Microview is back and Noel Williams talks about some the tasks that computers can do in an RPG game. Many of which we can take for granted these days, this was the wild west back then. I even think back to the programs I wrote for the Tandy Color Computer back in the day that did a number of these "donkey" task Williams talks about (dice roller, rulebook, record keeper) as well as number no mentioned (monster database, combat simulator).
Oliver McDonald gives us "Monsters Have Feelings Too" which basically gives us tips on how to have monsters act intelligently. These ideas have creeped into various games over the years till now it is sometime difficult to tell the monster stats and PC stats apart. These are not exactly "Tucker's Kobolds" but calling "McDonald's Orcs" is not too far off.
Letters includes a couple of backlash's against Don Turnbull's letter on his distaste of the Necromancer, one of which is Lew Pulsipher. A letter asking for more adventures for other games. And a fairly detailed one on his dislike for AC equaling a chance to be hit. Stepping outside of all of this for a bit I think we have all established that AC is an abstraction on damaged causing hits, not hits in general.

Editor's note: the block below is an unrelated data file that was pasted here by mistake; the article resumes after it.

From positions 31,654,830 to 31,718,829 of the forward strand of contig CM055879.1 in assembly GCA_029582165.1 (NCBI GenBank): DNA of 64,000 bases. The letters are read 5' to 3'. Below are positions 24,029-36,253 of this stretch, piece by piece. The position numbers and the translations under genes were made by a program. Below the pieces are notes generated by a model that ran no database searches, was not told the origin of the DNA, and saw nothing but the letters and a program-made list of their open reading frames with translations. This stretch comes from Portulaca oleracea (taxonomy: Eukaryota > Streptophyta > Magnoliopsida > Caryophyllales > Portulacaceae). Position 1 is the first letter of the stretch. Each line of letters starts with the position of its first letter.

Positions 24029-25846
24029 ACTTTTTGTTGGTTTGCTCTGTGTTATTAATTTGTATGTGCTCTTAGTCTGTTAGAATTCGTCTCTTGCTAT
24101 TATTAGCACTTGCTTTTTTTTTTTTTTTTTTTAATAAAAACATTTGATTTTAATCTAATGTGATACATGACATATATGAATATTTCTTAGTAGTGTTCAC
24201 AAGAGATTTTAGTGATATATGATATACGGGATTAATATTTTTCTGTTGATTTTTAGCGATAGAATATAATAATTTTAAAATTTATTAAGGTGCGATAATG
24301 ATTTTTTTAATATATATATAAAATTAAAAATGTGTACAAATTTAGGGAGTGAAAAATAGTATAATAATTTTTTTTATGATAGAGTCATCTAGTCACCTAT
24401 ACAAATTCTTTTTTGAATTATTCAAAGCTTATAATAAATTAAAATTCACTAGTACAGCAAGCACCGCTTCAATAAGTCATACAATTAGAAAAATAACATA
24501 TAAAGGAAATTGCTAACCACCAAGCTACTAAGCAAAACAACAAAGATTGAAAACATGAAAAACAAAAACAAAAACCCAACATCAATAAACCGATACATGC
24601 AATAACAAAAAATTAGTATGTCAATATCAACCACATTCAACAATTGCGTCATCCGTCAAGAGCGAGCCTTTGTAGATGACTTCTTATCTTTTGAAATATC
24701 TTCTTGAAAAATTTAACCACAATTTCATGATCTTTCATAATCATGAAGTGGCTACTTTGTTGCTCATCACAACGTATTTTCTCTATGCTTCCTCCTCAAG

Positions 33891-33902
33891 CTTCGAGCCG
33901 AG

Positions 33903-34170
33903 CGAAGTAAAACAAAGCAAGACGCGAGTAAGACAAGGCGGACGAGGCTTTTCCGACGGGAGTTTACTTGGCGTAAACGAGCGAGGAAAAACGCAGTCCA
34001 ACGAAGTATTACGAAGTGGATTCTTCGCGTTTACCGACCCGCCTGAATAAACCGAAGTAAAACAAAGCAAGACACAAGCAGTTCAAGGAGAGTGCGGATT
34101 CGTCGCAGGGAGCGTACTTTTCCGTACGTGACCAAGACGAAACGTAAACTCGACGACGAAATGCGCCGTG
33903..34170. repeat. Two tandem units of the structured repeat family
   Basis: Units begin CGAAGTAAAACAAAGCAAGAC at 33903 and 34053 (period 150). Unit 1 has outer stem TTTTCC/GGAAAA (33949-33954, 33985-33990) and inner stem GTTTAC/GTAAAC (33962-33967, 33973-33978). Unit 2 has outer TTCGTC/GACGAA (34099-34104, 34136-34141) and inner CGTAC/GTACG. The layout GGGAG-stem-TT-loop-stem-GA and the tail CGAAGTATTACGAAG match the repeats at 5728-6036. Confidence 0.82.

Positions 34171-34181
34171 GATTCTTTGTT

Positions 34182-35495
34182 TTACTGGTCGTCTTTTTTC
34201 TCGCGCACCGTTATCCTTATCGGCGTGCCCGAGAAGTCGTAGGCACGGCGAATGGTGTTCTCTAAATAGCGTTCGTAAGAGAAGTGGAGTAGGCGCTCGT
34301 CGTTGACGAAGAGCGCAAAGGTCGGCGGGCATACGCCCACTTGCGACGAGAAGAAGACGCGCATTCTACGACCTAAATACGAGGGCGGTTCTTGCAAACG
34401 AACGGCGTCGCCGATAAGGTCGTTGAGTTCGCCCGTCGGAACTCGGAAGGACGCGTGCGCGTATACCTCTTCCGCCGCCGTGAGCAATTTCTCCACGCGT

RuneRites has Lords of the Spirit worlds. Something between mortal and man. I think I used this for AD&D back in the day. Demigods were humans that had been born with god-like power, "Saints" were ascended humans and spirit lords were still something else. Despite it being a "Runequest" article there is not much in the way of crunch.
Treasure Chest has some new spells. Most seem useful. Maybe for the Necromancer.
We follow that with the Classifieds. Nothing as interesting as last months. The final 9 or so pages are ads.
The difference in the ads between White Dwarf and Dragon is the same as I remember of UK and US television. In the US the ads (commercials) are through out the show, in the UK they are at the beginning and end of shows.
I see what are the beginnings of the White Dwarf I remember so fondly.